From, Through, To

Donating breastmilk has been more complicated than I expected it to be. First I tried a milk bank, but there’s nothing local, and the hospitals in town accept milk on behalf of a bank that would require me to pay for a blood test and that charges needy parents quite a bit of money. Then several people linked me to a site called MilkShare (Sharon being the first), I put a post up there, and I sat back and waited. My post gave my location and specified that I’m looking to donate to a person or persons who are already parenting. I got an email from a prospective adoptive mother letting me know that her daughter will be born any day now, and she knows that I don’t like adoptive parents, but would I be willing to donate? I responded,

I have no problem with adoptive parents–I just don’t want to donate to someone who is only matched, since I know that half the time the woman making the adoption plan ends up parenting. But if the baby is placed with you, I’d be happy to be a donor for you; just let me know–I’ll get you some milk (and my congratulations!) ASAP.

She wrote back to let me know that I don’t have to worry about “the birthmom backing out” because at their agency, only 5 percent of the pregnant women end up parenting. Sigh.

I finally did have a “So, do you have hepatitis?” meeting with a woman and her daughter on Wednesday, and she let me know that one of their other donors is a birthmom—not her daughter’s birthmom, a different woman altogether. I asked about their agency and mentioned that it must be nice to have access to medical information via the birth family. I failed to out myself. Then she decided to friend me on Facebook, and while I don’t really talk about adoption on Facebook, I am friends with Ruth and Nora; I’ve been wondering whether it’s possible to figure out that I’m a birthparent. It’s so weird—I’m ordinarily perfectly willing to talk about it, but I don’t actually enjoy doing that, and now I missed the obvious window for telling her. And, okay, the bottom-most truth: since they went through Bethany, I assume she’ll think less of me if she knows I am a birthparent. At any rate, I am filling our freezer with breastmilk for her little girl.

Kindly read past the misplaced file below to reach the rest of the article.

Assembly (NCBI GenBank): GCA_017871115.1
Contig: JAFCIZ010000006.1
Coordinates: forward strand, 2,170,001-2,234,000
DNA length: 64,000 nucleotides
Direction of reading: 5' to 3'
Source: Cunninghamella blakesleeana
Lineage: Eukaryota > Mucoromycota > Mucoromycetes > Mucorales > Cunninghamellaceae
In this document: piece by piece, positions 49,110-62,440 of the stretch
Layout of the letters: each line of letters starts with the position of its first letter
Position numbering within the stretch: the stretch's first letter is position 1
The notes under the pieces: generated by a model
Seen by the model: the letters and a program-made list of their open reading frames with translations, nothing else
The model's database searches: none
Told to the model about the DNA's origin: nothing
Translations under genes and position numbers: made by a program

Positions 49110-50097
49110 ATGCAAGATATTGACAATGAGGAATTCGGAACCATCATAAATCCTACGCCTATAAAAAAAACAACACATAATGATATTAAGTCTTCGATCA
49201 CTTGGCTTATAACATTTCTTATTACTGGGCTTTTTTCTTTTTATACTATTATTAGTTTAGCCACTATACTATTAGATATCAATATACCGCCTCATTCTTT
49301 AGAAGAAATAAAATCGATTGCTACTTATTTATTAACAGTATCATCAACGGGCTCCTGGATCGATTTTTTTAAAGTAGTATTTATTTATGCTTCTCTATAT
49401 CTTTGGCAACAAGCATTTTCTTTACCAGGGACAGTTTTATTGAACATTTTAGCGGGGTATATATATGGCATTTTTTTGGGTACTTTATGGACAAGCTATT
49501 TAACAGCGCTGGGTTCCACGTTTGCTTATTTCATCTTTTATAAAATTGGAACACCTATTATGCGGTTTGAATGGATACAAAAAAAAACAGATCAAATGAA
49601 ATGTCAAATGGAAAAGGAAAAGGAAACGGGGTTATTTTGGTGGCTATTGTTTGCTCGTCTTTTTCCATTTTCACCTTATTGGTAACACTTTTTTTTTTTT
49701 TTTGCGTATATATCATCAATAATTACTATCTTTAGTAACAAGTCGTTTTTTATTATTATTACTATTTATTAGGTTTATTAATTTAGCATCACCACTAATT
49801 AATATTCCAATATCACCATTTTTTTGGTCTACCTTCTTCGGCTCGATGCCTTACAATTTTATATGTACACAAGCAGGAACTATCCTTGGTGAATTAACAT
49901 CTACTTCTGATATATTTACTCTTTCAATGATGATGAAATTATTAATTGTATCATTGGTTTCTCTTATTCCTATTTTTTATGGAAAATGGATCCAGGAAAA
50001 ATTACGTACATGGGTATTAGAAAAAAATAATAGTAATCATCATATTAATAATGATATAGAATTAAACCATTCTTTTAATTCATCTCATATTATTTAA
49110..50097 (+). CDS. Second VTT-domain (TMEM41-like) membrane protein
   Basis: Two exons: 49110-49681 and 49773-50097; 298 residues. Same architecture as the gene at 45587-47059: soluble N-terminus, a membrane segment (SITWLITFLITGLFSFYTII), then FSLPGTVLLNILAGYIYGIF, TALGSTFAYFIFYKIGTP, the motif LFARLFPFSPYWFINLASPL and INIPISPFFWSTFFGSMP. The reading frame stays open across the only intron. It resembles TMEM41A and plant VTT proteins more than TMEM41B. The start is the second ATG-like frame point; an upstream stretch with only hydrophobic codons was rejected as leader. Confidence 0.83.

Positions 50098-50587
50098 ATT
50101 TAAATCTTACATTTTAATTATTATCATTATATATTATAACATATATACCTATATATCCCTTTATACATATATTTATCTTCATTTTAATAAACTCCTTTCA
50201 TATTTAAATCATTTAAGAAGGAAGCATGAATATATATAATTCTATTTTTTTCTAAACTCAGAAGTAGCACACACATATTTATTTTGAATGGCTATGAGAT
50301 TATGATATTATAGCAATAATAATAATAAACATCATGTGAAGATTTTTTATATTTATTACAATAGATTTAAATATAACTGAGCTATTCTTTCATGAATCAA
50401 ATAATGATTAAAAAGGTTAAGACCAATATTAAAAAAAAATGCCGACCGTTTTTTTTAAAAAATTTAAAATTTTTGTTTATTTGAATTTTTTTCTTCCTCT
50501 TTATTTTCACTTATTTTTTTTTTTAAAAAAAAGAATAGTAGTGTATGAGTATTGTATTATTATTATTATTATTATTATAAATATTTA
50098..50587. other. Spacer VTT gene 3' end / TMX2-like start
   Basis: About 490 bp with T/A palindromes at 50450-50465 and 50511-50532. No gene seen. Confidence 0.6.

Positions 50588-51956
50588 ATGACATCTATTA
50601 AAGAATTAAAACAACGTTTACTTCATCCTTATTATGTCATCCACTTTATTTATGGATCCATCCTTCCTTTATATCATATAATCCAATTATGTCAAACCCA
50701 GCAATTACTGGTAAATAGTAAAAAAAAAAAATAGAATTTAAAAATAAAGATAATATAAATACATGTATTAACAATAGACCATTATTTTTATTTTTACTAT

7 thoughts on “From, Through, To

  1. It’s wonderful that you are willing and able to do this but you be sure to take care of yourself.

    I’m sorry that woman doesn’t realize that if her agency has a 5% change-her-mind-rate that her agency SUCKS.

  2. You are a generous woman (& you make a lot of milk! I never did quite like that). I just talked on the phone to two women interested in adopting & realized that before you wade into the process, there’s a lot you’ve never considered before. You can only hope you become educated enough fast enough to make compassionate choices before it’s too late.

  3. Oh, Facebook, the sword that cuts two ways. I can only imagine the agency is stacking its stats somehow. They are probably only counting women who decide to parent after the baby is born, and not counting anyone who changes her mind before the hospital. Marketing weaseltry at its worst.

  4. It is really generous of you to donate milk. The process seems pretty involved and time-consuming. It can take me a while to get a read on someone; until then, I tend to be a little reserved. I think it’s fine you didn’t take that first opening. Based on some of the things you mentioned, I’d also wonder if she carried negative perceptions (misperceptions) of expectant mothers and birthparents. If it comes up later, that’s totally fine. That 5% statistic is so depressing…

    • Honestly, if she had gotten back to me after a successful placement and I hadn’t yet found a recipient, I would totally have donated to her—because it’s for the baby, not the mom. That was my mantra for a couple of days! 😉

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